At the close of day 1 Thames were a battling 2nd on the leader-board, a mere 12 mins or so behind Serpentine and over an hour clear of the next mixed team. Our B team were hovering around the 20th mark and vying for the top B team spot. It was clear that the core to team success largely lay in the kind and selfless Thames drivers, who not only ran but also ferried runners from leg to leg. Some cars finished the day rather fragrant as a result but nevertheless all drivers held their calm (more or less).
After good night’s sleep – except for Gordon, who was kept awake by Kevin’ 60th Birthday disco, clearly the happening event in Chelmsford that particular Saturday night – Thames set out with renewed vigour. I won’t list every leg performance on day 2. There were 22, and everyone ran very hard. Instead I prefer to pick out a few highlights. Yes, there were a few stage wins (well done Ben R, Simon B and, er, me). But there were other performances, which whilst not qualifying for baubles, deserve to be called out:
– David Symons who limped through day 2 having tweaked his Achilles on day 1 and still managed a top 10 finish.
– Laura Hall who ran the longest, toughest leg, hilliest and hottest leg on day 2 and selflessly drove all day to deliver runners and their stuff to a whole stack of different legs.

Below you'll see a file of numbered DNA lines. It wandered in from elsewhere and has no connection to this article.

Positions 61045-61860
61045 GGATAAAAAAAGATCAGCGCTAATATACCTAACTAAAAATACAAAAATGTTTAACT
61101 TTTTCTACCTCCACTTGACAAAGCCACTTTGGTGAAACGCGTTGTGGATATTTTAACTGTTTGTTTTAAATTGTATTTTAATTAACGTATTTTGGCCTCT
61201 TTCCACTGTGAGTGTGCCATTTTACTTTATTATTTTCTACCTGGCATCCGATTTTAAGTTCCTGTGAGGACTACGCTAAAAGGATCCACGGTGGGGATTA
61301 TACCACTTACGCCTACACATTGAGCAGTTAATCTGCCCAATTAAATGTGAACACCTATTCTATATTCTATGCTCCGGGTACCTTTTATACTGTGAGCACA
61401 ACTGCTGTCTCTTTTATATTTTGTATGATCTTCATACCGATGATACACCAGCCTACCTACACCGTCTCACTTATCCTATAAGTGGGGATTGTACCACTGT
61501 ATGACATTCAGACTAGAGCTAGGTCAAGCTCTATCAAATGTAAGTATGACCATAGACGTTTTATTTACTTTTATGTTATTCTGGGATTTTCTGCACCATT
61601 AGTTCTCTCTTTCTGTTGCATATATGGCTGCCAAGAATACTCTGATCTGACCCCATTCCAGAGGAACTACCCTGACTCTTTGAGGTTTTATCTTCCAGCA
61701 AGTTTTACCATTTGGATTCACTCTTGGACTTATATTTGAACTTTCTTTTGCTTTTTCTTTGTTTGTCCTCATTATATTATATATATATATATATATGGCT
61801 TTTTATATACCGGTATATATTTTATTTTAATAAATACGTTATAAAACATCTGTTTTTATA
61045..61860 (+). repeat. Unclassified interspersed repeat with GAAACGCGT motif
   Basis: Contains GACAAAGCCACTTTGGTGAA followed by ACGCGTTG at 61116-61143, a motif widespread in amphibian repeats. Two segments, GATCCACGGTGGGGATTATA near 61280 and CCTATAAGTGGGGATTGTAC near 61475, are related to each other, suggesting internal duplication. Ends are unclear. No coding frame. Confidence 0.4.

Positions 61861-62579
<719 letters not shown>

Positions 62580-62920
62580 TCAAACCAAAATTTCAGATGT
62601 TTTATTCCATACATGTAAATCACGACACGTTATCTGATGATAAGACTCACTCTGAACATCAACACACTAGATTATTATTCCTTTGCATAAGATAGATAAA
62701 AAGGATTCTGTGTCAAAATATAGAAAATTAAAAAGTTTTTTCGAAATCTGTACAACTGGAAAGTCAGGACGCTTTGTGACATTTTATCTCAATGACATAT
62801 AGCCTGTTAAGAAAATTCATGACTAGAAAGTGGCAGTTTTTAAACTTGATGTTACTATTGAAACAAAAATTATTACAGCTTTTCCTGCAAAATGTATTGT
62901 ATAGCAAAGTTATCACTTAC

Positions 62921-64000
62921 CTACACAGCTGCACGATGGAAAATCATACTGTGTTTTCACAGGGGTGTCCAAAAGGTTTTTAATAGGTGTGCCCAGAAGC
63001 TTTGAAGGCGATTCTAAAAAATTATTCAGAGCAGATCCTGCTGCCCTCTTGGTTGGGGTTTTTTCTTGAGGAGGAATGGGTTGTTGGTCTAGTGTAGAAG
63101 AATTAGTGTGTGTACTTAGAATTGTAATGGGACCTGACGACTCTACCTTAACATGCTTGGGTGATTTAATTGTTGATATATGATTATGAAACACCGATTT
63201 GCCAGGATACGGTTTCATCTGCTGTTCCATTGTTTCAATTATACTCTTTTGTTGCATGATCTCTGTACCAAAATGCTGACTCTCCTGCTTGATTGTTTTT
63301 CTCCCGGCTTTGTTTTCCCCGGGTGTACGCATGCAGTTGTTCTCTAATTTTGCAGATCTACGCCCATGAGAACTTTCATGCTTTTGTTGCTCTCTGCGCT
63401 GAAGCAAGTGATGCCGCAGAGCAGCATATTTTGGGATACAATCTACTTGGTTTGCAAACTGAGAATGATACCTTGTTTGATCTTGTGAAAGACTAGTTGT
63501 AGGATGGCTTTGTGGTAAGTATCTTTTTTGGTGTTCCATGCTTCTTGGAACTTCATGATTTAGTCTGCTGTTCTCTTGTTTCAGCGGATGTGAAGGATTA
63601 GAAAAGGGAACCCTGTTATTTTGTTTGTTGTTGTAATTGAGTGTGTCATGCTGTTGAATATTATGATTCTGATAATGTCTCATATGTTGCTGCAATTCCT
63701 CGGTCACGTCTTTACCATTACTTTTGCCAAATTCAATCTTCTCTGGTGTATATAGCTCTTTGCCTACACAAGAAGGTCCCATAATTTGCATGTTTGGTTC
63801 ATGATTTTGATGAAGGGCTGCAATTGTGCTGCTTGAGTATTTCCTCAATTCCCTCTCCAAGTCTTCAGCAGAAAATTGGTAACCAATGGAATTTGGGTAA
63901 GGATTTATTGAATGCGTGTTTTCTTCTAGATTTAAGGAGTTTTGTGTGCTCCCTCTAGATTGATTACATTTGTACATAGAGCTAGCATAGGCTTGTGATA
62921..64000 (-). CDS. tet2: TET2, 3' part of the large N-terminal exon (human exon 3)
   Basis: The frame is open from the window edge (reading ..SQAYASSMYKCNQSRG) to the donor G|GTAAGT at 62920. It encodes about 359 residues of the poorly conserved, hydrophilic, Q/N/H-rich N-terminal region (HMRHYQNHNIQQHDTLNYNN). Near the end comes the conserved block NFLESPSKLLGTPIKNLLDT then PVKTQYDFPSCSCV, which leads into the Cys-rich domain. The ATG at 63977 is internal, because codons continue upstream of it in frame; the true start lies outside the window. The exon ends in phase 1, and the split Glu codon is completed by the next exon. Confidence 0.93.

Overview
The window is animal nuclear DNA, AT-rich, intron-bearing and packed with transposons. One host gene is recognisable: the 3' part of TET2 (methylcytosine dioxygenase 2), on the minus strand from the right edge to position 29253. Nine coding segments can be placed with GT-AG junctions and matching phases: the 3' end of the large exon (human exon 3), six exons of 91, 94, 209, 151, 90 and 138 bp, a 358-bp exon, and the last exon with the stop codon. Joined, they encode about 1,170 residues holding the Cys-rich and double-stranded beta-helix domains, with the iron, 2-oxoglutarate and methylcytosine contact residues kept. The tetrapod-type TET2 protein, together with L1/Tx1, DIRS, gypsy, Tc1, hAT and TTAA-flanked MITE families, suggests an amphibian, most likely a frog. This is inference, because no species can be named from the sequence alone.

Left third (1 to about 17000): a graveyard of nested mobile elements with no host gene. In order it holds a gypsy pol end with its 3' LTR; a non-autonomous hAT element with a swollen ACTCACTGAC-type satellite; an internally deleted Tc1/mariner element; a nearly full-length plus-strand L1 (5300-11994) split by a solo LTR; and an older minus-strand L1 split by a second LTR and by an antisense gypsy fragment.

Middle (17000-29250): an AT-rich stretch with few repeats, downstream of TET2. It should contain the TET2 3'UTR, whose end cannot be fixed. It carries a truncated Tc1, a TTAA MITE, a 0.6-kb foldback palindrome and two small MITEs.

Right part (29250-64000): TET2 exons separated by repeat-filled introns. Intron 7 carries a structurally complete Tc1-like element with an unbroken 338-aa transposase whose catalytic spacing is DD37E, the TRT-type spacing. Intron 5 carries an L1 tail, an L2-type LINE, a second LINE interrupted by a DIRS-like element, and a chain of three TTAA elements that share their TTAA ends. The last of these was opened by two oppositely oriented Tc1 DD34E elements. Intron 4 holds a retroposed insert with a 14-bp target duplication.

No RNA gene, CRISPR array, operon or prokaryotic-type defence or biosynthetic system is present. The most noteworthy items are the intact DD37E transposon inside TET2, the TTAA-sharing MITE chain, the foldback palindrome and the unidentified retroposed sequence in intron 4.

– Ian Higgins, who arrived at West Hangar car park roughly 10 secs after his leg started, chucked his keys at James McMullan leaving the engine running, car doors open and, with some particularly fruity language scythed through the field to finish a superb 14th (the lateness was due to the Captain’s dodgy instructions – sorry).
– James McMullan, who despite struggling from injury for most of the last 4 months, bravely tackled two of the toughest legs and, clearly in some pain, still managed a smile for the cameras as he crested the last hill at Tatsfield before in his delirious state temporarily blinding himself by rubbing sun-cream into his eyes (most people put it on their skin).
– Charles Morris who managed a 2nd and a 4th place despite an obvious stomach bug.
– Victoria Barthelmess who stepped into the team with less than 24 hrs to go and ensured that we closed two full teams.
– All those who made Thames’ debuts. By my reckoning that included Andrea, Laura, Victoria, Heather and Jason.
– All the marshals and drivers from Thames, without whom our teams would have failed to even compete. Thank you Ben, Jason, Laura, Richard, Ian, Gordon, James, Rob, David, Jess, Stephen and Mike.
And at the end of it all Stephen Jones and Rob Clark closed the Thames campaign in full evening sunshine roared home by a packed crowd at the Hawker centre in Kingston. Thames B finished 17th overall and an excellent 2nd B team in 28hrs30m. Thames A carried off the mixed team prize for the 3rd year on the trot and finished 2nd overall to Serpentine Men in 23hrs08m, equal to the 2017 winning time and a Thames PB by 5 mins. Well done, and thank you everyone for a superb weekend.